What made me come the more warmly to this conclusion, was a letter which he showed me, written by Lady Byron after her departure from the house, and when she was on her way to the relations, who persuaded her not to return. It was signed with the epithet abovementioned; and was written in a spirit of good-humour,
and even fondness, which though containing nothing but what a wife ought to write, and is the better for writing, was, I thought, almost too good to show. But the case was extreme: and the compliment to me, in showing it, appeared the greater. I was not aware at that time, that with a singular incontinence, towards which it was lucky for a great many people that his friends were as singularly considerate, his Lordship was in the habit of making a confidant of every body he came nigh.
I will now tell the reader, very candidly, what I think of the whole of that matter. Every body knows, in the present beautiful state of the relations between the sexes, what is meant by marriages of convenience. They generally turn out to be as inconvenient, as persons, who are said to have arrived at
of discretion, are apt to be indiscreet. Lord Byron's was a marriage of convenience, certainly at least on his own part. The lady, I have no doubt, would never have heard of it under that title. He married for money, but of course he wooed with his genius; and the Lady persuaded herself that she liked him, partly because he had a genius, and partly because it is natural to love those who take pains to please us. Furthermore, the poet was piqued to obtain his mistress, because she had a reputation for being delicate in such matters; and the lady was piqued to become a wife, not because she did not know the gentleman previously to marriage, but because she did, and hoped that her love, and her sincerity, and her cleverness, would enable her to reform him. The experiment was dangerous, and did not succeed. Another couple might have sat still, and sacrificed their comfort to the vanity of appearing comfortable. Lord Byron had too much self-will for this, and his lady too much sincerity, -perhaps too much alarm and resentment. The excess of his moods, which out of the spleen, and even self-reproach of the moment, he indulged in perhaps beyond what he really felt, were so terrifying to a young and mortified woman, that she began to doubt whether he was in possession of his senses. She took measures, which exceedingly mortified him, for solving this doubt; and though they were on good terms when she left an uneasy house to visit her friends in the country, and Lady Byron might, I have no doubt, have been persuaded by him to return, had there been as much love, or even address, on his side, as there was a wish to believe in his merits on hers, it is no wonder that others, whom she had known and loved so much longer, and who felt no interest in being blind to his defects, should persuade her to stay away. The “ Farewell,”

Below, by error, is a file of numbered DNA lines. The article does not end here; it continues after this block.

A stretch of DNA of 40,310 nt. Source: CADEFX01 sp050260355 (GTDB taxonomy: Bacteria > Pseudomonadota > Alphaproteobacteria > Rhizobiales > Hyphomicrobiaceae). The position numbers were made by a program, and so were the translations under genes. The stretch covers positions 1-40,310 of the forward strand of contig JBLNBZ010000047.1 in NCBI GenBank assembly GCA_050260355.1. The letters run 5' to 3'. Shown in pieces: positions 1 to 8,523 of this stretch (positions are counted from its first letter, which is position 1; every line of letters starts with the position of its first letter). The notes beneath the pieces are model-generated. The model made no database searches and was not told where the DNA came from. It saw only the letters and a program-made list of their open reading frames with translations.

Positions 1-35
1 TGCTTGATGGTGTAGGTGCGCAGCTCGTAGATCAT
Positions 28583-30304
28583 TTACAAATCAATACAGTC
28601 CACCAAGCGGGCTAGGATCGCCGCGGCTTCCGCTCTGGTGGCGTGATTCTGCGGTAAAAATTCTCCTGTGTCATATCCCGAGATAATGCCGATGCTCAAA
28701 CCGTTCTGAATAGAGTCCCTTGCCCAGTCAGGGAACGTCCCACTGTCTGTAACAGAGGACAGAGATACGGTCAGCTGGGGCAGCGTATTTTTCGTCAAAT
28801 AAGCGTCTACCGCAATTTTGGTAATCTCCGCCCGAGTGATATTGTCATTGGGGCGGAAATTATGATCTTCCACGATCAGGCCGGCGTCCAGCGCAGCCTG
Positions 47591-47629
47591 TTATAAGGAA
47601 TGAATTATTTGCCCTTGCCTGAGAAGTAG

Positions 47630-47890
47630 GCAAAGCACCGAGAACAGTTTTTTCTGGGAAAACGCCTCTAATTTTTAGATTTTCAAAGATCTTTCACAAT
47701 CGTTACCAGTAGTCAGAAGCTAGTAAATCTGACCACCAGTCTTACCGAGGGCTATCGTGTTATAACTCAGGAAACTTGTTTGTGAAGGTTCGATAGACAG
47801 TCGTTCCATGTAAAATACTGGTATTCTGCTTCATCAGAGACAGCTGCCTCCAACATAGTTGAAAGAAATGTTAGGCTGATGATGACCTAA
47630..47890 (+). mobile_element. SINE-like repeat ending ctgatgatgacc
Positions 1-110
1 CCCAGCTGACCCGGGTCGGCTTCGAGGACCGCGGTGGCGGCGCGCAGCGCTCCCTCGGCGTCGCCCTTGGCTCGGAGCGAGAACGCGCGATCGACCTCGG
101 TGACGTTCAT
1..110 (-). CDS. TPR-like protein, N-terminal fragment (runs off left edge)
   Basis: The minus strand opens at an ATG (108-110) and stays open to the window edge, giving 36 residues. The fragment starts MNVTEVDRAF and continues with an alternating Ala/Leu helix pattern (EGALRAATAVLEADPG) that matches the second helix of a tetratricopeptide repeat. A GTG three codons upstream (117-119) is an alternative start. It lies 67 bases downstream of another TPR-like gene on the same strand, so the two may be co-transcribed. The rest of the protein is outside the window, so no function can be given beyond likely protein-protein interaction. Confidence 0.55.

, that he wrote, and that set so many tender-hearted white handkerchiefs in motion, only resulted from his poetical power of assuming an imaginary position, and taking pity on himself in the shape of another man. He had no love for the object of it, or he would never have written upon her in so different a style afterwards. Indeed, I do not believe that he ever had the good-fortune of knowing what real love is,-meaning by love the desire that is ennobled by sentiment, and that seeks the good and exaltation of the person beloved. He could write a passage now and then, which showed that he was not incapable of it; but the passion on which he delights to dwell is either that of boys and girls, extremely prone and boarding-school; or of heroines, who take a delight in sacrificing themselves to wilful gentlemen.